With high corn yields comes high corn residue after harvest. That can be a great resource, whether you are grazing the stalks or harvesting them for feed. Reducing residue on high-yielding cornfields can help with the implementation of reduced tillage systems in subsequent years.
At Husker Harvest Days, a group of Nebraska Extension educators developed an exhibit and presentation, in cooperation with numerous equipment manufacturers, on getting the most out of crop residue.
“We get questions about how much damage it does when we take residue off a field,” said Nebraska Extension educator Jenny Rees. “You can take various amounts of residue off the field. You don’t have to take all of it. You can take 50%, or you can take 20% to 30%.”
Rees said that 40 bushels per acre of corn or sorghum produces about 1 ton of residue. Producers shouldn’t harvest more than 2 tons of residue per acre in any given year, and they need to leave about 2.4 tons of residue on the field.
“That means that not every field will be suited for removing residue,” she said. “Landlords often want to know how much in nutrients are being removed,” Rees said. “For every ton of residue, roughly 17 pounds of nitrogen, 4 pounds of P2O5 [diphosphorus pentoxide] and 3 pounds of sulfur are removed.” About 34 pounds of potassium oxide (K2O) are being removed, but potassium is usually not an issue for Nebraska soils.
“We don’t recommend harvesting stover unless the yield is 180 bushels per acre or more, so as not to impact the soil,” Rees said. “On continuous corn, stover can be removed every other year. For corn-soybean rotations, it can be removed every four years, because soybeans don’t have much residue or stover. And we don’t want to remove residue from fields with a 5% slope or greater.”
Cover crops and manure can always be added to help improve soil properties on fields where stover has been harvested.
Harvesting methods do matter when it comes to feed value, said Nebraska Extension beef systems specialist Mary Drewnoski. Grazing is one viable, efficient option for harvest. Other options include the traditional rake and bale method; turning off the combine spreader during harvest and baling the tailings; and baling after the corn has been harvested with a New Holland Cornrower chopping head attachment.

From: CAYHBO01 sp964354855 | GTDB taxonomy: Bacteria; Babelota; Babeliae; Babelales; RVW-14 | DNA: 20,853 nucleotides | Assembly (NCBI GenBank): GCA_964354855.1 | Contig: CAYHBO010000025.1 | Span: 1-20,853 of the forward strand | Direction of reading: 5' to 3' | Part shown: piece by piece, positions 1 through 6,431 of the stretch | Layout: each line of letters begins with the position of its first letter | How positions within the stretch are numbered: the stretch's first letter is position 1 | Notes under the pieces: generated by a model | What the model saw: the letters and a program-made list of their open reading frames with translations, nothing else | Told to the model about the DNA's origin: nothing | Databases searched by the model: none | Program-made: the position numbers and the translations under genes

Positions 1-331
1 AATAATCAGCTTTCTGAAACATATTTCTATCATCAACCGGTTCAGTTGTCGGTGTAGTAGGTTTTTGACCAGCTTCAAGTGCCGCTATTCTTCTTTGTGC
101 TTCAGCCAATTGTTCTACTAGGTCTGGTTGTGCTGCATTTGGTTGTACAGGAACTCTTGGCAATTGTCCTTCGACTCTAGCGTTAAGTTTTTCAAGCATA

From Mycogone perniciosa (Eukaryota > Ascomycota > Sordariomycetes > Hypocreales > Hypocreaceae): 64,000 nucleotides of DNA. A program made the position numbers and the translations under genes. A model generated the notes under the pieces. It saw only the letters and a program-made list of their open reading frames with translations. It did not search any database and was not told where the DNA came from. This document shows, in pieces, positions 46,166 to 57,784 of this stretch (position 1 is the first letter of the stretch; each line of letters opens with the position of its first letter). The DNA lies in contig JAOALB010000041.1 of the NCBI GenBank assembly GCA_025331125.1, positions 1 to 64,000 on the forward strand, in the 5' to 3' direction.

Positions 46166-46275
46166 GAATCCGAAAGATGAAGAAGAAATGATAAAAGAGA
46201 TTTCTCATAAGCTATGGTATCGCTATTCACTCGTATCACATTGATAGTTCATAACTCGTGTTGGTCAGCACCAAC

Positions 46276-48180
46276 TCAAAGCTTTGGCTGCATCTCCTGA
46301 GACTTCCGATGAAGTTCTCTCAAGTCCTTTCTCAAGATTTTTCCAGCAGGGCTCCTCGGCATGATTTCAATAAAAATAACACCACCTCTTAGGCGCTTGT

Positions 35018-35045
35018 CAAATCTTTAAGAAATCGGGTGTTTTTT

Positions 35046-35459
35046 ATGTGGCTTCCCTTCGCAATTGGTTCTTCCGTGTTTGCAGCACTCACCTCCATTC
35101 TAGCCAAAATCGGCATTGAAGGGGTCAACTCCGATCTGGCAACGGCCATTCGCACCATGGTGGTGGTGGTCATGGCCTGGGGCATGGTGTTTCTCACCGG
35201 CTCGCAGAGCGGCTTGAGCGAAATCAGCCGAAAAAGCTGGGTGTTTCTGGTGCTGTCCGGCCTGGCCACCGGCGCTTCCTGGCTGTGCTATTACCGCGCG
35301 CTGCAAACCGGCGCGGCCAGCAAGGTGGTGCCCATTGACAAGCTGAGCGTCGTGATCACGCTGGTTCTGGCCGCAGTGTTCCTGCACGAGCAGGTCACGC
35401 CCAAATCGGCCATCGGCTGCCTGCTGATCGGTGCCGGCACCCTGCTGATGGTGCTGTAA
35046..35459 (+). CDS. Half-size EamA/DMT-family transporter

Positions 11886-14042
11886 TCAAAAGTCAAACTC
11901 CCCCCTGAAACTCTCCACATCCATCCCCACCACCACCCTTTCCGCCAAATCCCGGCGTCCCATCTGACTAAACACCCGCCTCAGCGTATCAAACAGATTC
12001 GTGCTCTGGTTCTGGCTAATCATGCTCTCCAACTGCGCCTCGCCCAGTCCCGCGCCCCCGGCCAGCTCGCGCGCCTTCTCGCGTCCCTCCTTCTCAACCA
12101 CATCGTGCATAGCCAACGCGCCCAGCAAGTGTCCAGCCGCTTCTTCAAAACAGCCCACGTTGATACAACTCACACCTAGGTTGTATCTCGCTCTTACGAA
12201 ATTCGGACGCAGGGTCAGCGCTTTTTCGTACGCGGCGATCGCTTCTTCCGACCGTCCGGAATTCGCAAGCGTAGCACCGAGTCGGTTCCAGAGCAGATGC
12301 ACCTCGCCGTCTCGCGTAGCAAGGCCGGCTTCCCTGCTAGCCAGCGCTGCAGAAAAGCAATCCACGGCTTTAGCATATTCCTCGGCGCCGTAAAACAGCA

Drewnoski said that all these harvest methods will provide an increase in feed value of the stover, with Nebraska Extension research showing the greatest increase from two rows chopped and baled under the Cornrower method.
With this method, processed cornstalks are funneled into a bank of knives that deliver a consistent chop of all the residue and deposit the resulting chopped stover into a dense windrow for baling. The windrows contain lost corn kernels, but are free from dirt clods and stones.
The more traditional rake and bale method of harvest has been employed over the past decade or more. Randy Worden, president of Rowse Rakes based in Burwell, Neb., said that Rowse’s crop-driven rakes hold a constant height and can take more than 98% of the corn residue from a field and still run the rake one-half inch off the ground.
“Last season, with a lot of downed corn on the ground, we had customers that were able to rake 80% of the downed ears back into a windrow for baling,” Worden said. “With our 4-inch spaced teeth on the rake, we can run almost 2 inches off the ground and still get half of the residue and leave some foliage on the ground.”
Worden said they advise customers to rake as high as they can through the cornstalks, and still take what they want from the field. “Our rake wheels have enough rake power to bust over heavy residue and pull the foliage through into a windrow,” he added.
Drewnoski noted that ammoniated corn residue is also an option for feeding, because it offers energy values equal to medium-quality hay. “You might waste a little more than feeding hay,” she said. “But if the price of corn residue is more than $32 less than hay, then buying the stalks and ammoniating them will reduce cow feed costs” without giving up on feed value.